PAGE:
Kickback allegations land Mission clinic owner, sister in jail 

The owner and operator of a Mission clinic and his sister were arrested on healthcare fraud charges earlier this week for allegedly running a kickback scheme involving two other pharmacies.

Julian Ybarra Jr. owned and operated Rysty Enterprises Inc., a business that operated under the name Mission Wellness Center, according to the court records which identify Krystal Lee Ybarra as his sister.

Both were charged on Tuesday with a count of conspiracy to commit healthcare fraud, nine counts of healthcare fraud, two counts of aggravated identity theft, and conspiracy to pay and receive illegal remunerations.

The two allegedly facilitated the submission of fraudulent prescriptions to two unnamed pharmacies — one based in Pharr and the other based in Houston — which then allegedly submitted knowingly fraudulent claims based on those prescriptions to health insurers. One of those insurers was TRICARE, a health care insurance program for the U.S. Department of Defense.

The alleged scheme ran from 2014 through December 2015, through which they conspired with an unnamed nurse practitioner who would sign fraudulent prescriptions for patients that either weren’t examined by the nurse practitioner, didn’t want the medication, or did not need the medication.

The government identified nine instances of when allegedly fraudulent claims were submitted to health insurers.

From those claims, insurers allegedly paid about $2.1 million to Pharmacy 1 in Pharr, and approximately $3.5 million to Pharmacy 2 in Houston.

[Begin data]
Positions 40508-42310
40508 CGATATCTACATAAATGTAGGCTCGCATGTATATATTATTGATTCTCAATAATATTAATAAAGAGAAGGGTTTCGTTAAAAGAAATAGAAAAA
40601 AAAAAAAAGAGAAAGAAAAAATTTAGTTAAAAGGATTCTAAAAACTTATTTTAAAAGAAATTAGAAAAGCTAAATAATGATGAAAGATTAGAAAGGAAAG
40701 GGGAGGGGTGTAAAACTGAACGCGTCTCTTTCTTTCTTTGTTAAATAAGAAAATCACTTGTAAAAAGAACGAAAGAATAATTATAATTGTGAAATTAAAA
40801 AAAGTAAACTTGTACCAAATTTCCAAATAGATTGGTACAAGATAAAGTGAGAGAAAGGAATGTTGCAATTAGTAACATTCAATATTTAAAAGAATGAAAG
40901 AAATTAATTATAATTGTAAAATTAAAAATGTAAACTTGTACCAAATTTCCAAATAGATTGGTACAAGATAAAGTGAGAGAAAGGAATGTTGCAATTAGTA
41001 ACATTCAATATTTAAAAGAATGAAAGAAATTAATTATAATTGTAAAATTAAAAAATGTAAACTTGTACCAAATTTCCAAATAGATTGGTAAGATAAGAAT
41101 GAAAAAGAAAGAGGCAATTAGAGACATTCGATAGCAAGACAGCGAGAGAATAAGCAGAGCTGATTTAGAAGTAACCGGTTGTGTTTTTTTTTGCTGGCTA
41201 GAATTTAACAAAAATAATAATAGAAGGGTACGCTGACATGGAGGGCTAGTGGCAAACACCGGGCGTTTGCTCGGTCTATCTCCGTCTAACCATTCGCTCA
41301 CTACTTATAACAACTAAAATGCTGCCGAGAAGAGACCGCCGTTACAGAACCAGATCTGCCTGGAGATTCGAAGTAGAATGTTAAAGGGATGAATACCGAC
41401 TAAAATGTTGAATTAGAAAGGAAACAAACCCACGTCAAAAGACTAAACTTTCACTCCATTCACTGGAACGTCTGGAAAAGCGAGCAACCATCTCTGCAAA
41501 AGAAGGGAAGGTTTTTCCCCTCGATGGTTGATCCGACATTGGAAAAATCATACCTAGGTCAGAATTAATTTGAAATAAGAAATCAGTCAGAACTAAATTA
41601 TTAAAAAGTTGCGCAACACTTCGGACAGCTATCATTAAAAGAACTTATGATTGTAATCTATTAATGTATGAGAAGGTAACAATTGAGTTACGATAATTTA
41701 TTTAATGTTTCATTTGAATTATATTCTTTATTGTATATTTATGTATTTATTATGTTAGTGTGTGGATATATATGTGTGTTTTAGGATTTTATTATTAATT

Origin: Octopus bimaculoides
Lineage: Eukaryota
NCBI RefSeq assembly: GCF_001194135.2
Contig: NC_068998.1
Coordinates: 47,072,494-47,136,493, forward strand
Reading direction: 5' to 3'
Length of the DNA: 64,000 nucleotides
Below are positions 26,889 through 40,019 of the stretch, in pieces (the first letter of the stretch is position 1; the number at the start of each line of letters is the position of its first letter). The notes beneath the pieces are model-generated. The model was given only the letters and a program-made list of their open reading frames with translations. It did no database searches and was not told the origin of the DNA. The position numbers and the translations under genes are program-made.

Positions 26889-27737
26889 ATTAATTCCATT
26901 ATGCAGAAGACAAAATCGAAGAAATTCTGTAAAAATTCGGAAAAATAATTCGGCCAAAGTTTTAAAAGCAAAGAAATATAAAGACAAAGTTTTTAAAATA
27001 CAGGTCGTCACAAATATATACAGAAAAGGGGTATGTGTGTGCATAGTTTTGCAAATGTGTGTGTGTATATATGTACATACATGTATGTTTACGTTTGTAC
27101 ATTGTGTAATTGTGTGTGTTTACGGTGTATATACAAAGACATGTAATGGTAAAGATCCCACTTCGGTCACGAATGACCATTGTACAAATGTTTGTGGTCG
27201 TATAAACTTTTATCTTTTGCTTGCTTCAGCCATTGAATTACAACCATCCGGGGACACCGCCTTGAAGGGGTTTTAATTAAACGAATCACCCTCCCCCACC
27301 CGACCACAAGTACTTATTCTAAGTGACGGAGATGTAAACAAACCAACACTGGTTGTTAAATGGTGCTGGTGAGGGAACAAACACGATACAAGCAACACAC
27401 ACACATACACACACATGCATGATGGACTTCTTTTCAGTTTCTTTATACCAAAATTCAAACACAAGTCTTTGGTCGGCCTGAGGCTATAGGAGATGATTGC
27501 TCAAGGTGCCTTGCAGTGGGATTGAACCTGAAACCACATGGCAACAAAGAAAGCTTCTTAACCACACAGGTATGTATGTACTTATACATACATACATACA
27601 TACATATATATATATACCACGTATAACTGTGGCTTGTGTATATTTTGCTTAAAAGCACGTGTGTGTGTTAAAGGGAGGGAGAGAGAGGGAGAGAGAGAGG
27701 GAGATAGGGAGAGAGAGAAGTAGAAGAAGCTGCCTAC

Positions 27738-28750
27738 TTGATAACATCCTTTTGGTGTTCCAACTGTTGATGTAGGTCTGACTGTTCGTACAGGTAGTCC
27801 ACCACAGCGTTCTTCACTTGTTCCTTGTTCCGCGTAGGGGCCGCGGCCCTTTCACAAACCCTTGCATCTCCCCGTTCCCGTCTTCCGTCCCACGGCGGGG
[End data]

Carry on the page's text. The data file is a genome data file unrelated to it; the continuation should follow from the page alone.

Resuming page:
From those payments, Pharmacist 1 and its owner and operator allegedly paid the Ybarras more than $1.3 million while Pharmacist 2 and its owner and operator allegedly paid the Ybarras more than $1.5 million for the false prescriptions they submitted, according to the criminal information.

The brother and sister allegedly also helped Pharmacy 1 receive prescriptions from other healthcare providers, aside from the Mission Wellness Center, from which the government claims the Ybarras also were paid kickbacks.

“It was a purpose of the conspiracy for defendants, their co-conspirators, and others known and unknown, to unlawfully enrich themselves by paying and receiving kickbacks,” the government stated in the criminal information, “in exchange for the referral of prescriptions for which PHARMACY-1 and PHARMACY-2 submitted claims to TRICARE and other Federal health care benefit programs.”

The Ybarras made their initial appearance in court Thursday before U.S. Magistrate Judge Juan F. Alanis who granted each a $250,000 unsecured bond. 

Both were released on bond that same day.